“The idea is to plug enterprise asset management into the Coleman models and incorporate process and sensor data into a blended view that tells us about the health of the equipment and the situation with work orders, because the two together will help us realise our vision of predictive maintenance,” says Lucas.

Standard Life Aberdeen – boosting sales conversion rates

Standard Life Aberdeen’s aim in introducing Salesforce’s Einstein AI platform is to use sales and marketing data more effectively to better support its 18,000 UK financial advisors in boosting customer conversion rates.

The Aberdeen Standard Investments side of the business, which undertakes both asset management activities for institutional and wholesale clients and investment management for high-net-worth individuals, is currently conducting the groundwork necessary to get the first use cases up and running in Einstein by the end of 2019.

In going down this route, the first core aim of the UK-based firm, which was formed following the merger of Standard Life with Aberdeen Asset Management in 2017, is to optimise how sales and marketing information is used to engage with financial advisors more effectively rather than turn them off by bombarding them with too many untargeted messages.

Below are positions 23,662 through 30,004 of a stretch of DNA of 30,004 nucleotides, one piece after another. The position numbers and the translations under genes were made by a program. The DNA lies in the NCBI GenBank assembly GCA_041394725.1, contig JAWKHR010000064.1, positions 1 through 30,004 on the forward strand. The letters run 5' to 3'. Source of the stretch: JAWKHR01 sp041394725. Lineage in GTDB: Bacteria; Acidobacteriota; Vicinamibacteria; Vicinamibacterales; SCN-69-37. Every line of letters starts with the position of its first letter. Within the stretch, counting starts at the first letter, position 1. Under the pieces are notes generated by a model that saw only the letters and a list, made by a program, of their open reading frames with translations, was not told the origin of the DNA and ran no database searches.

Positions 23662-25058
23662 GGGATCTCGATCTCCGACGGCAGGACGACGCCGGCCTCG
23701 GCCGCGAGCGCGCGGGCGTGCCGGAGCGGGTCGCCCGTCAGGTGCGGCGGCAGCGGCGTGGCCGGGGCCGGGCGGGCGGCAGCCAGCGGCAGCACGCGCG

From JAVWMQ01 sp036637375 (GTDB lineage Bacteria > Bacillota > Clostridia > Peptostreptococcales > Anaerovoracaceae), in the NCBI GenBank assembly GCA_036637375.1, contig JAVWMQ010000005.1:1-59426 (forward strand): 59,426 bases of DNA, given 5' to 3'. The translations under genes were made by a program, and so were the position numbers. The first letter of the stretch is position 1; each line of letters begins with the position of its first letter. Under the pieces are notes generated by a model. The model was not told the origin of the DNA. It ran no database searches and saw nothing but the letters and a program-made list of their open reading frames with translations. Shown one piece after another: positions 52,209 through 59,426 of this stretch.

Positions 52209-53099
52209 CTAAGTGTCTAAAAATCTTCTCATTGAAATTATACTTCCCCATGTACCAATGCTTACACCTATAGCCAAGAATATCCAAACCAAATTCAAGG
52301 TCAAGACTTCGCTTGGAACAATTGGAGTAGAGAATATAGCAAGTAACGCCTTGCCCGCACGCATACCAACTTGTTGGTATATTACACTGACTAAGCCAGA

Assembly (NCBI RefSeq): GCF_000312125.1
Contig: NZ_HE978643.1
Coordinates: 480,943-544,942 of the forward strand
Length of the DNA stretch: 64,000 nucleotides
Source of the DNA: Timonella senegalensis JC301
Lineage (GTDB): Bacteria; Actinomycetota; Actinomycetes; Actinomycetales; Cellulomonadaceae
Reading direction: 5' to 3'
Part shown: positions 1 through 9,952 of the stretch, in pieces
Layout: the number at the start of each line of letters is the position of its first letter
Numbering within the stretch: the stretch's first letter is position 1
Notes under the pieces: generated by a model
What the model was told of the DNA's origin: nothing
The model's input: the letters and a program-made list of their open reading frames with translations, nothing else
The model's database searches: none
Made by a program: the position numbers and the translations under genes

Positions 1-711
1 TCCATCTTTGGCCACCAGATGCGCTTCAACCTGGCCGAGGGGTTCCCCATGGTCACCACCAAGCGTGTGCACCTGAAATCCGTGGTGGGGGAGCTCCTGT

A second goal is to identify the right opportunities for them to interact with clients and provide the appropriate prompts to make a sale more likely. A third is to understand advisors’ overall sales performance by means of a dashboard to make it easier to adapt the firm’s strategy if required.